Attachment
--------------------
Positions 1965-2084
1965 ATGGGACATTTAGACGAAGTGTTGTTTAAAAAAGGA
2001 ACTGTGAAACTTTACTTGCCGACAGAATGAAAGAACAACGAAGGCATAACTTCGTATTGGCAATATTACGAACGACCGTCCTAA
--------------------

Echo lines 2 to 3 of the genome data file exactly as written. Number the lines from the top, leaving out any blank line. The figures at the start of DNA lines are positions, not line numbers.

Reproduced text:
1965 ATGGGACATTTAGACGAAGTGTTGTTTAAAAAAGGA
2001 ACTGTGAAACTTTACTTGCCGACAGAATGAAAGAACAACGAAGGCATAACTTCGTATTGGCAATATTACGAACGACCGTCCTAA